Gwen Ellis

Gwen Ellis

When the gallow-wood cracked and knocked beneath me,
I didn’t lay my body against the crisp floor, or fold,
or spill salt in their name. I didn’t do much at all.

Days before, my breath had caught as he kicked and convulsed,
recoiling from willow sap smeared with self-sure fingers
across his dreaming brow. He’s gone mad, they said.

Rigid as a lamb slipping from the womb, young limbs
contorted, he lay gasping and quivering, his mother
wailing my name – Gwen, Gwen.

Even then, I didn’t curl into the crevice of his sweat-soaked knees
or hide in the folds of his bruised eyelids. I didn’t rock as they called
for their God. Iesu Grist. I refused to pray.

When they flaunted the pressed symbols like fat black flies
buttered on the page, I didn’t let the ink stain my skin
or wallow in the crumpled wings.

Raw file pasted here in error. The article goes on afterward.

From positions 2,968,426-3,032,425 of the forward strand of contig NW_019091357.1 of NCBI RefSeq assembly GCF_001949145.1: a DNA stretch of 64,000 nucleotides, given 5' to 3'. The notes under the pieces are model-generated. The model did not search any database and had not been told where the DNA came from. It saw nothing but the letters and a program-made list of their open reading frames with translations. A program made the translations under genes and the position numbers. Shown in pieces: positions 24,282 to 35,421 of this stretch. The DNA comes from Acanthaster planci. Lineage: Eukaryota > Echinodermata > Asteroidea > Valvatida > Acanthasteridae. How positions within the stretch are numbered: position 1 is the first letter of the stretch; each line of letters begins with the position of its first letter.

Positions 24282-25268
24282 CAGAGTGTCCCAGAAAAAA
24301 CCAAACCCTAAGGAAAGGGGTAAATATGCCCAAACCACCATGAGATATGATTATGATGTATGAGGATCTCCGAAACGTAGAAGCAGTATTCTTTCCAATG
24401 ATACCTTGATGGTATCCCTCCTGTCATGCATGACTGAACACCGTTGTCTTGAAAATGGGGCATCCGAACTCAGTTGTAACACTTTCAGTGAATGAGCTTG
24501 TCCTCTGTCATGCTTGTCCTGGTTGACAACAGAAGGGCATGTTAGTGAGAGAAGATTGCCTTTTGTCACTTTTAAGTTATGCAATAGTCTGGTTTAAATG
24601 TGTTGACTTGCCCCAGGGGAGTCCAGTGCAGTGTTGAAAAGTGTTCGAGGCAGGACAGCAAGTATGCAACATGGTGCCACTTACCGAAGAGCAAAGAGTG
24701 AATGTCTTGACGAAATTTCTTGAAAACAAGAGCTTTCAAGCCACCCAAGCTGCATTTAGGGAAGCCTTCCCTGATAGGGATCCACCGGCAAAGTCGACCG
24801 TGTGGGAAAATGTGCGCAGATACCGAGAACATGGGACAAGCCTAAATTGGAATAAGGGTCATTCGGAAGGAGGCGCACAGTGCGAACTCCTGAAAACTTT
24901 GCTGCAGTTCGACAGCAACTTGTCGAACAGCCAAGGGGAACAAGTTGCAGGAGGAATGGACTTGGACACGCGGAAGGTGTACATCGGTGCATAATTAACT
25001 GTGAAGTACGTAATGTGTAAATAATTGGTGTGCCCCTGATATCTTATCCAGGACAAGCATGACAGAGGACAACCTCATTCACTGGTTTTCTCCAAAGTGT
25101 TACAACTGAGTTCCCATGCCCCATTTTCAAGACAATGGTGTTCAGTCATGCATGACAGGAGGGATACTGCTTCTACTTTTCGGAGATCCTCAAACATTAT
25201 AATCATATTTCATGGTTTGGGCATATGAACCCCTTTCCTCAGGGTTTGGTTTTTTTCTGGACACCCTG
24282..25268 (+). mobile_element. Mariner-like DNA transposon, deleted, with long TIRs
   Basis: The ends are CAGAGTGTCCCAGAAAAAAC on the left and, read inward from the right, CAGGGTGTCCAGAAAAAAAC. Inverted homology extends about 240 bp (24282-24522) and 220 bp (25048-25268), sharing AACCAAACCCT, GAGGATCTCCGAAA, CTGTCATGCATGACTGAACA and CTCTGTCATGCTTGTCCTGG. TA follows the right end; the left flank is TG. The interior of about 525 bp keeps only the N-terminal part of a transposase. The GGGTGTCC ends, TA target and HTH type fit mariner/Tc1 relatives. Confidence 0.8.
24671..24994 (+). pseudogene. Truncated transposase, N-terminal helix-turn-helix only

Ox-arms bundled my frame, rough-palmed, familiar as night,
and I smelled iron, curdling and hot. I didn’t flinch
at the heady clack on clack of the bolt.

Through the window, slit like a watchful eye, the wind howled
the note of my last breath, clean as organ pipes. Damning.
I whistled with it. I waited.

Outside, I stared into mouths wide as caverns, their words whipped
away by the crack of cold air. Slack-jawed, their tongues
lolled in the milk-light, limp as nooses.

When the gallow-wood cracked and knocked beneath my feet,
I embraced the softness of clean fabric, imagined dancing
myself into darkness. I fell.

imagesThis poem appears in Parthian’s Cheval 10.